Our Guide on How to Get Out of Debt With No Money

Love Debt Free guide to reducing your debt even if you don't have any money
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Trying to find your way out of debt when you’re broke might feel like an impossible task, but we have details on how you can achieve this.

Step 1: Confront Your Debt

Identify How Much Debt You Have.

To tackle your debt problem, you first need to know how much you owe. It can be daunting to add everything up, but ignoring your debt and hoping it magically disappears won’t get you very far (unfortunately).

The number you’re looking for a sum total of all your debts: credit card debt, personal loans, store cards, council tax arrears…the lot. If you’re not sure how much you owe, request updated balance statements from your lenders to get an accurate picture.

Once you have the sum of your total debts, work out how much you need to spend each month to make your minimum payments. With these two figures, it is possible to see exactly how far you have to go and start building a plan to start eliminating your debt.

Work out your debt-to-income ratio

A debt-to-income ratio (DTI) is a useful tool which allows you to measure the size of your debt in comparison to your income.

This is important because someone on a salary of £40,000 could probably clear £10,000 debt relatively quickly compared to someone on minimum wage. Your debt to income ratio will help you get a realistic picture of the debt problem you’re facing. As you work towards paying off your debt, you can use it to measure your progress and to work out the value of any additional income in relation to paying off your debt.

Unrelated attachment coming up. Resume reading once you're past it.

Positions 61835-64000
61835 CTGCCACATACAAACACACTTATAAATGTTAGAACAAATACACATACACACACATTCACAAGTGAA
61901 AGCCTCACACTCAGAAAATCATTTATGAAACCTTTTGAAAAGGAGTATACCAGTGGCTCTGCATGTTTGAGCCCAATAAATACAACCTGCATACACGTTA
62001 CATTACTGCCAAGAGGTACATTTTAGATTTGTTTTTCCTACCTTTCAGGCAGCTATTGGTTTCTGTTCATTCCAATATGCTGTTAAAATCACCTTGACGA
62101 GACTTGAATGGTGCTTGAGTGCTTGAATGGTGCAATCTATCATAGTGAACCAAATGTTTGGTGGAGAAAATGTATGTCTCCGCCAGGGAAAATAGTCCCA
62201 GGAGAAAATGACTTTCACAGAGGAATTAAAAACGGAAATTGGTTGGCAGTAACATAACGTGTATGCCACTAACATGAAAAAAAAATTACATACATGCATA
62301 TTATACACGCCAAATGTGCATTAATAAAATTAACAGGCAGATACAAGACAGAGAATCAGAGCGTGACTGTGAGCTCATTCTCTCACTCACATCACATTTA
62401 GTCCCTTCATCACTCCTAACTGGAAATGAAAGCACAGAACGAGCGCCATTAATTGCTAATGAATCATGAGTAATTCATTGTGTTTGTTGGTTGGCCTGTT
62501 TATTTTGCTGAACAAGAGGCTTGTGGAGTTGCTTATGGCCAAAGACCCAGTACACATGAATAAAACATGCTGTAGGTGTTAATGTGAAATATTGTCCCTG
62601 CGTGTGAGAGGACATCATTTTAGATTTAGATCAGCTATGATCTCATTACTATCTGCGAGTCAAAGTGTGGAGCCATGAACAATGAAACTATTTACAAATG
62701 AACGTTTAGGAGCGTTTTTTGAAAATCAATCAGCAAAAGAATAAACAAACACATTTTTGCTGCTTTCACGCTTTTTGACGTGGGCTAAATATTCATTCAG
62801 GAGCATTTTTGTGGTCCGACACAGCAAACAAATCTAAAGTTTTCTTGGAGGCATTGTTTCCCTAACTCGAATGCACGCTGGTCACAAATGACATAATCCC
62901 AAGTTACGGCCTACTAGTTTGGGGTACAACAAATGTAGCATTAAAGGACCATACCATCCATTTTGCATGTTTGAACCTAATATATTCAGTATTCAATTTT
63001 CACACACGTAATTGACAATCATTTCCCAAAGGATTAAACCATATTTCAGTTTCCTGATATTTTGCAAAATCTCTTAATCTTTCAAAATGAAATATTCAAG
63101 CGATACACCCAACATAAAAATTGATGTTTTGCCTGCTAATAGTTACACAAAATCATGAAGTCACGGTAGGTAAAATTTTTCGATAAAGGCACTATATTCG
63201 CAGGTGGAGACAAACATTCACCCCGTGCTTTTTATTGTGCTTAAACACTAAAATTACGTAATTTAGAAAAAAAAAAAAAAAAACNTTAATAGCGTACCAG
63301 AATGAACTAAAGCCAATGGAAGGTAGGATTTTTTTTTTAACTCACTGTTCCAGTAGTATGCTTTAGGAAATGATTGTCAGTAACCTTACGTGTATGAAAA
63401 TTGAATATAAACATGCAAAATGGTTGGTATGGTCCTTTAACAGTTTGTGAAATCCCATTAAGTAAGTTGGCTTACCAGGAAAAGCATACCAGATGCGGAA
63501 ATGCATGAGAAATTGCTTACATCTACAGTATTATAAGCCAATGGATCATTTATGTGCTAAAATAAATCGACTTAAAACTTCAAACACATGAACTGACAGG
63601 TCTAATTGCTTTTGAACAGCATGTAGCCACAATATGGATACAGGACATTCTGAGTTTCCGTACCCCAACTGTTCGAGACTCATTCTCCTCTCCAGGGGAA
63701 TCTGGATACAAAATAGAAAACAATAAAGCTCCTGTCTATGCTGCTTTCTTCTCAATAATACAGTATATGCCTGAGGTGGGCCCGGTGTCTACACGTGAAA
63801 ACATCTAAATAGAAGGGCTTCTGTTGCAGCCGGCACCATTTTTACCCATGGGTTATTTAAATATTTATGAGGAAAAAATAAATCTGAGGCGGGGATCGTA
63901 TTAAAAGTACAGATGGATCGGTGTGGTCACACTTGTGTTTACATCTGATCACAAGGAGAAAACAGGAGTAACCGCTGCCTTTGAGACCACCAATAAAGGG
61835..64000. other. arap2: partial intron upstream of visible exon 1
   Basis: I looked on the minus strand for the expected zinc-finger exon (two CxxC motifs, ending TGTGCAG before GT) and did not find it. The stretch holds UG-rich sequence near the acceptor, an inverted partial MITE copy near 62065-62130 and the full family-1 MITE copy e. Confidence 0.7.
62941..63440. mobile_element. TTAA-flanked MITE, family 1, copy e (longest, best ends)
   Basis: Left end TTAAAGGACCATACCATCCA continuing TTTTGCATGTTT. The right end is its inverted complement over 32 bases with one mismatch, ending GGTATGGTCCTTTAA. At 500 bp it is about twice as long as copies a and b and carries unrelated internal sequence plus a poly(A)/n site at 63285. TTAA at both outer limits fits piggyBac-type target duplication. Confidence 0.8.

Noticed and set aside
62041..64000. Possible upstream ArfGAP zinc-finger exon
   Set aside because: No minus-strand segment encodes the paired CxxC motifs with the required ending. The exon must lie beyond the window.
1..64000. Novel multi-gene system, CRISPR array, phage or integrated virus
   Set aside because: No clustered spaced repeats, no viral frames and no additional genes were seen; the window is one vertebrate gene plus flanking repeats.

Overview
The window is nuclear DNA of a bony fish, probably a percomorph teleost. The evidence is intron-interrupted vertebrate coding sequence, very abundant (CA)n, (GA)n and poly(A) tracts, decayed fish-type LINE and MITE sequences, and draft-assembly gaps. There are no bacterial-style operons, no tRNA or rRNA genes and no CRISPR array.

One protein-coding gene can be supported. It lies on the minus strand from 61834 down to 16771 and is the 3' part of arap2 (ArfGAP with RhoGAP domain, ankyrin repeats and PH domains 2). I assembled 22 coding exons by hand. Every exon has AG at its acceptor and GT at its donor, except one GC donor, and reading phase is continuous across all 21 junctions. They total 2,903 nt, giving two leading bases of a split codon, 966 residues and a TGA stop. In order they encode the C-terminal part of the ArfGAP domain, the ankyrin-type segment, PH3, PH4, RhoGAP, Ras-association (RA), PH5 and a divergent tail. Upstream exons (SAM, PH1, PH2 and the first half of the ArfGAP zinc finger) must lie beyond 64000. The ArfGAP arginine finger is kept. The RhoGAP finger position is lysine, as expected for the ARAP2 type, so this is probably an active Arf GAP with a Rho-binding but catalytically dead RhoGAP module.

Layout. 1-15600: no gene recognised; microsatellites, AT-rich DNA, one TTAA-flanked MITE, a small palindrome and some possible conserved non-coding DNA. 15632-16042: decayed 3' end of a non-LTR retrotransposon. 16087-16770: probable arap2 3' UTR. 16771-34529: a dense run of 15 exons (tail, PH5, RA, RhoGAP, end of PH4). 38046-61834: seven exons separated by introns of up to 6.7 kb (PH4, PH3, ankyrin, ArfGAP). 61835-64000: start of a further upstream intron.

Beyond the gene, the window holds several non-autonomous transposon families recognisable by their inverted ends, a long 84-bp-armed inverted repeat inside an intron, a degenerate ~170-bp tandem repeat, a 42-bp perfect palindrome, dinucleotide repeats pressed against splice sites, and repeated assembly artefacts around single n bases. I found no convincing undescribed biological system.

You can work out a DTI for your monthly spending on debt of for your total debt. To work out your total DTI, you need to work out what percentage of your annual income is represented by debt.

To do this:

  • Add up all of your debts to find the total of everything you owe  
  • Divide it by your annual pre-tax income
  • Multiply this number by 100

For example, someone of a salary of £27,000 with £13,500 debt would have a debt-to-income ratio of 2.0. This higher the number, the larger the debt. Most lenders consider a healthy debt ratio to be below 0.45.

To work out your debt-to-income ratio for your monthly spending, follow the same steps using the total amount you spend on repayments per month and your monthly pre-tax income.

Prioritise Your Debts

Once you have an accurate picture of how much you know, try to rank your debts in order of priority.

Emergency Debts

Include any debt emergencies at the top of your list: an impending visit from the bailiffs or county court hearing are examples of emergencies. It would help if you tried to deal with these straight away.

Call your lenders and see if there is any way to negotiate with them overpayment, attend your court date and do the same, or speak with a debt counsellor, who can negotiate on your behalf.

Ignoring debt emergencies could lead to further legal action, repossession and fines, all of which will only bring more problems

Priority Debts

Following any emergencies, list your priority debts. These are debts which have serious consequences (and could lead to a debt emergency) if not paid on time.

Some common examples of priority debts are:

  • Council Tax
  • Child maintenance
  • Income Tax
  • Court fines
  • Secured loans such as mortgages or logbook loans
  • Hire purchase agreements on an essential vehicle or appliance